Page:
PURPOSE: Considering the great need for palliative care in hospitals, it is essential for hospital staff to have palliative care knowledge. Palliative consultations have been shown to have positive effects on in-hospital care. However, barriers to contact with and uptake of palliative consultation advice are reported, posing a need for further knowledge about the process of palliative consultations. The purpose of this study therefore was to examine how palliative consultations in hospitals are practised, as perceived by consultants and health care professionals on receiving wards.
DESIGN/METHODOLOGY/APPROACH: Focus groups with palliative care consultation services, health care personnel from receiving wards and managers of consultation services. Interpretive description and constant comparative method guided the analysis.
FINDINGS: Variations were seen in several aspects of practice, including approach to practice and represented professions. The palliative consultants were perceived to contribute by creating space for palliative care, adding palliative knowledge and approach, enhancing cooperation and creating opportunity to ameliorate transition. Based on a perception of carrying valuable perspectives and knowledge, a number of consultation services utilised proactive practices that took the initiative in relation to the receiving wards.
ORIGINALITY/VALUE: A lack of policy and divergent views on how to conceptualise palliative care appeared to be associated with variations in consultation practices, tentative approaches and a bottom-up driven development. This study adds knowledge, implying theoretical transferability as to how palliative care consultations can be practised, which is useful when designing and starting new consultation services.
BACKGROUND: End-of-life care is provided in a variety of healthcare settings, not just palliative care hospitals. This is one reason why it is very important to assess all barriers to end-of-life care and to provide safe and quality services to patients. This study was aimed at describing nurses' attitudes in providing end-of-life care and exploring barriers and facilitating behaviors of nurses in multi-profile hospitals in Eastern Europe.
METHODS: A descriptive, correlational design was applied in this study, using a cross-sectional survey of 1320 registered nurses within 7 hospitals in Lithuania.
RESULTS: Registered nurses working in the three different profiles emphasized safe and effective care and the importance of meeting the patient's spiritual needs at the end of life. The main barriers assigned by nurses caring for patients at the end of life were angry family members, inadequate understanding of nursing care by the patient's relatives; lack of time to talk to patients, lack of nursing knowledge to deal with the bereaved patient's family, lack of evaluation of nurses' opinions, and the evasion by physicians to talk about the diagnosis and their over-optimistic view of the situation. The main facilitating behaviors to improve nursing care were end-of-life training, volunteering, and family involvement.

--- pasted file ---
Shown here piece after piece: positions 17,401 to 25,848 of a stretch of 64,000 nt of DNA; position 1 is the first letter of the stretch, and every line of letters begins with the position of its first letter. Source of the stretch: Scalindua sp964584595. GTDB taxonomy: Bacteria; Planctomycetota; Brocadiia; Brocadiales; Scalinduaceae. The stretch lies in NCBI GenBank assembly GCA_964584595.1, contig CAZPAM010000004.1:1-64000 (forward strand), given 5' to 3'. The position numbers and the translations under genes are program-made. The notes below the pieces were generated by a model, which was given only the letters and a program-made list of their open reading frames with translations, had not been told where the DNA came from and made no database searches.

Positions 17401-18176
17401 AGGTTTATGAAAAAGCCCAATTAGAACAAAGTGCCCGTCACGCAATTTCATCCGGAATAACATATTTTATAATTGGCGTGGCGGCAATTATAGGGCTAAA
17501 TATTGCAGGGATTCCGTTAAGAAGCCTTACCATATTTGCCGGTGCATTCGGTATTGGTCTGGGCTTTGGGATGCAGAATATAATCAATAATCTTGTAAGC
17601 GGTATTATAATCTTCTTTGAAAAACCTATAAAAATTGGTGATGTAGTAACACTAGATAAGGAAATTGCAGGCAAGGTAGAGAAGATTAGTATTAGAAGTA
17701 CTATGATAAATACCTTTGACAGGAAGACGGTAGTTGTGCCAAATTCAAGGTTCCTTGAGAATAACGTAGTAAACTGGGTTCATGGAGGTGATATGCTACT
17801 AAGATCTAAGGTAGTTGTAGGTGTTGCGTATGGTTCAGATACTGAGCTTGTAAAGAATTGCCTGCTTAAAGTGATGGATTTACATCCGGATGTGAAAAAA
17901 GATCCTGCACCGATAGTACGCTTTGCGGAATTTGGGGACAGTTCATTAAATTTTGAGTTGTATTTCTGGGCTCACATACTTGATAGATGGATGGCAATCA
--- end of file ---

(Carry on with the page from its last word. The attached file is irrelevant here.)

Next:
CONCLUSIONS: Spiritual needs were identified by nurses as the primary needs of patients at the end of life. Family-related barriers remain one of the main barriers to end-of-life care. Also, the behavior of physicians and their relationship with nurses remains one of the most sensitive issues in end-of-life care.
INTRODUCTION: Caring for terminally ill children influences nurses' and allied health provider's quality of life, ability to provide personalized, dignified and empathetic care and even their concepts of personhood. In the absence of data this review utilizes the Ring Theory of Personhood (RToP) to evaluate how a physician's concept of personhood is affected caring for terminally ill children in order to better support them holistically.
METHODS: Using PRISMA Guidelines, 14 researchers carried out independent searches of PubMed, CINAHL, PsycINFO, Cochrane Library and gray literature databases for articles published between 2000 to 2019. Concurrent and independent employment of content and thematic analysis (Split Approach) was used to enhance the trustworthiness of the analysis.
RESULTS: 13,424 titles and abstracts were retrieved, 188 full texts were evaluated, and 39 articles were included and analyzed. Identical categories and themes identified using the Split Approach suggest that caring for dying children in PPC impacts the physician's professional identity, clinical decision making, personal well-being and relationships. The data also suggests that the magnitude of these effects depends on the presence of protective and risk factors.
CONCLUSION: Aside from providing a novel insight into the upon the physician, this review proffers a unique approach to accounting for the presence, magnitude and influence of incoming catalysts, resultant conflicts, and protective and risk factors upon the physician's personhood. Further studies into the changes in personhood are required. Design of a personalized assessment tool based on the RToP will help direct timely, appropriate and personalized support to these physicians.